Alpha-lipoic acid is an antioxidant that helps the body turn glucose into energy. It can be confused with alpha linolenic acid because both are sometimes abbreviated as ALA. Found in every cell of the body, alpha-lipoic acid is an antioxidant that attacks free radicals, waste products from the body’s conversion of food into energy, that can cause illness and cell degeneration. Alpha-lipoic acid is a particularly versatile antioxidant because it is both fat-soluble and water-soluble, allowing it to work in every part of
the anatomy and protect cells both inside and out.
Adding to its potency as an antioxidant is alpha-lipoic acid’s ability to rehabilitate other antioxidants such as glutathione and vitamins C and vitamin E. Most other antioxidants at work in the body tend to wear themselves out and dissipate, but alpha-lipoic acid can rehabilitate these free radical-fighting substances and get them working again. In addition to being a powerful antioxidant, alpha-lipoic acid helps the body use glucose; hence, it is useful in lowering blood sugar levels and in the management of diabetes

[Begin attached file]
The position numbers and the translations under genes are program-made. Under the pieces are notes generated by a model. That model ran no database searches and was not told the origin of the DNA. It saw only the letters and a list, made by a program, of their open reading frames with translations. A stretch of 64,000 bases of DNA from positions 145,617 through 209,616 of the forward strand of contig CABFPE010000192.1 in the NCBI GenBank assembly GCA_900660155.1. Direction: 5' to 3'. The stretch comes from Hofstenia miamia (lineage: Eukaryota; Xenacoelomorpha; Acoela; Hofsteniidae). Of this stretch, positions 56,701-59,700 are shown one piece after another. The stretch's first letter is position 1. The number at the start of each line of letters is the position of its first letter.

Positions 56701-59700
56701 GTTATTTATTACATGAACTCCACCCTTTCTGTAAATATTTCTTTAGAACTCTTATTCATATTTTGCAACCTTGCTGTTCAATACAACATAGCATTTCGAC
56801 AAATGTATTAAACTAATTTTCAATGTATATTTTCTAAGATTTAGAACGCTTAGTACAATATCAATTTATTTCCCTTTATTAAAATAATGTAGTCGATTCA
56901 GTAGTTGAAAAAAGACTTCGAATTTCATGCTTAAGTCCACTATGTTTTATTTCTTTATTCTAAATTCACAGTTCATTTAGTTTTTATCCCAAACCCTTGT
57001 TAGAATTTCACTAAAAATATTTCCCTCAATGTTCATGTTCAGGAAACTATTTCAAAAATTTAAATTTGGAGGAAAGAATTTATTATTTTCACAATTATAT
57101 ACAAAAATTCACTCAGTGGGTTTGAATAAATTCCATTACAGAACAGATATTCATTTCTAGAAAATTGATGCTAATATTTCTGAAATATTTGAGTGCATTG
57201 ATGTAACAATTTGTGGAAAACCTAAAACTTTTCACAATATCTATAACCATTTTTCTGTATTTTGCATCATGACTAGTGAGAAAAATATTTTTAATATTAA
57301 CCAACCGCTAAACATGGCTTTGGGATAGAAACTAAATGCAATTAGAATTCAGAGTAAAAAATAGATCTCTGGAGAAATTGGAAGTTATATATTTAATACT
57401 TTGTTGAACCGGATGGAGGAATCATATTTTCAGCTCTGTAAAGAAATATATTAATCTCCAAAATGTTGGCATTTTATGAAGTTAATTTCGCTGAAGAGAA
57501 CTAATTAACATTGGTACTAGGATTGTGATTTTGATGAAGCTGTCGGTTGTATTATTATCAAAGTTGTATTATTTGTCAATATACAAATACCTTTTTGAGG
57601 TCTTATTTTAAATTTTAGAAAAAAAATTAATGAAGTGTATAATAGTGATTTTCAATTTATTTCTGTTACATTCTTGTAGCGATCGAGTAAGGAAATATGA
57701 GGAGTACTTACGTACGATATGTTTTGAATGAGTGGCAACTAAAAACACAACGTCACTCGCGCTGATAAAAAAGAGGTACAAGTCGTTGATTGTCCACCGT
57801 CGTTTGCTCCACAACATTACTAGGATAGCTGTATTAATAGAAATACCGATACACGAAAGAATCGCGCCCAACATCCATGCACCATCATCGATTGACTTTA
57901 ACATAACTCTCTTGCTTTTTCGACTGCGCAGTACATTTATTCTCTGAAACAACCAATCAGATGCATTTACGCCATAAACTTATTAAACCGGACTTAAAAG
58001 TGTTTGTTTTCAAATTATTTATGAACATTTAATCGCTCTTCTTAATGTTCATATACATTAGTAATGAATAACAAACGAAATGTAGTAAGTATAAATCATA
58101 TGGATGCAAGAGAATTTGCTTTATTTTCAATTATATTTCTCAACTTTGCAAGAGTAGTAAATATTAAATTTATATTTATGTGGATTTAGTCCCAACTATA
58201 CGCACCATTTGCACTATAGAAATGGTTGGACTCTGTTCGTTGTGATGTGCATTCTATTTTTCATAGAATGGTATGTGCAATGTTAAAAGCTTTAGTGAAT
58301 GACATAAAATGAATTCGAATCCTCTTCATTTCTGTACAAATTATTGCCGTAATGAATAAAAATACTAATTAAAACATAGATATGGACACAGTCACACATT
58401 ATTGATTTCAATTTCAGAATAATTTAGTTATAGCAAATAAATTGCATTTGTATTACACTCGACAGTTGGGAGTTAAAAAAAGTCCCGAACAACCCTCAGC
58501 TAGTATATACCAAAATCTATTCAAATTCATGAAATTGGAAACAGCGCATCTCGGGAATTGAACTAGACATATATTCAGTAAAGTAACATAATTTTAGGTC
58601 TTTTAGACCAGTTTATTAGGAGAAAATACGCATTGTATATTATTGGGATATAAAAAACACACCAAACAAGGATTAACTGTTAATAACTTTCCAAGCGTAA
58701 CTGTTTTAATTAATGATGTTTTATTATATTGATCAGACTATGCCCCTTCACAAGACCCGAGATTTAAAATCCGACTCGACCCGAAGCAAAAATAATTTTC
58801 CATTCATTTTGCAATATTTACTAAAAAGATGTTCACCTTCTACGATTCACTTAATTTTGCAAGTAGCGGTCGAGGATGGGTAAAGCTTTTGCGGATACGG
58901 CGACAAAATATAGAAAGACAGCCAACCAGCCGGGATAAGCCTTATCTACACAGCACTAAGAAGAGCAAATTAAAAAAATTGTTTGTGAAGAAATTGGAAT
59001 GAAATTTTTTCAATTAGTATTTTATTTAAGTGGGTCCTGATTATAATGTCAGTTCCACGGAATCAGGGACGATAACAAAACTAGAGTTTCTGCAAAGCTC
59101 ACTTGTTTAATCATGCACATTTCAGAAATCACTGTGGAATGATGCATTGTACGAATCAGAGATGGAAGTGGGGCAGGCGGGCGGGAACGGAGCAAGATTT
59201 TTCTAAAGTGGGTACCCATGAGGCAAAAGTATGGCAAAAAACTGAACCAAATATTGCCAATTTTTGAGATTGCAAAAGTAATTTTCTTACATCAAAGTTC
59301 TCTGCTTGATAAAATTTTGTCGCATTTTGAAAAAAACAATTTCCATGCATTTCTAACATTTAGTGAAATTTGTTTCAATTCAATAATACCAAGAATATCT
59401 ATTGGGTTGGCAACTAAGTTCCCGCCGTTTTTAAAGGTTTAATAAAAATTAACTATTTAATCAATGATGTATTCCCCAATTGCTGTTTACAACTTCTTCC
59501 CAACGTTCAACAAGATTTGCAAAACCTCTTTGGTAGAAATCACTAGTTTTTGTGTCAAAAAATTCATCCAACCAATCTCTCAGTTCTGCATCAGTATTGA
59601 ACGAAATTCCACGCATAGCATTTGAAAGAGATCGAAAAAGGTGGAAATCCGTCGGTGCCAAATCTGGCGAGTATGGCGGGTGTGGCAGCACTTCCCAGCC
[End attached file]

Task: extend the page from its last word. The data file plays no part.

and may help prevent the cellular damage accompanying the complications of diabetes. It also has a protective effect on the brain and nerve tissues.
In combination with vitamin E, alpha-lipoic acid appears to be an effective treatment for radiation poisoning.
Foods containing taurine and alpha lipoid acid have shown the ability to help repair of damaged collagen fibres.
Peripheral neuropathy can be caused by injury, nutritional deficiencies, chemotherapy, excess alcohol intake or by conditions such as diabetes, kidney failure, Lyme disease, shingles and thyroid disease. Symptoms can include pain, burning, numbness, tingling, weakness and itching.
lpha-lipoic acid works as an antioxidant in both water and fatty tissue, enabling it to enter all parts of the nerve cell and protect it from the damage caused by peripheral neuropathy.
Deficiency of alpha-lipoic acid
Because it works synergistically with many other nutrients, deficiency symptoms for this substance alone are difficult to characterise or diagnose. A true deficiency can mimic the general symptoms of inadequate antioxidant activity, including weakened immune function, decreased muscle mass and memory problems.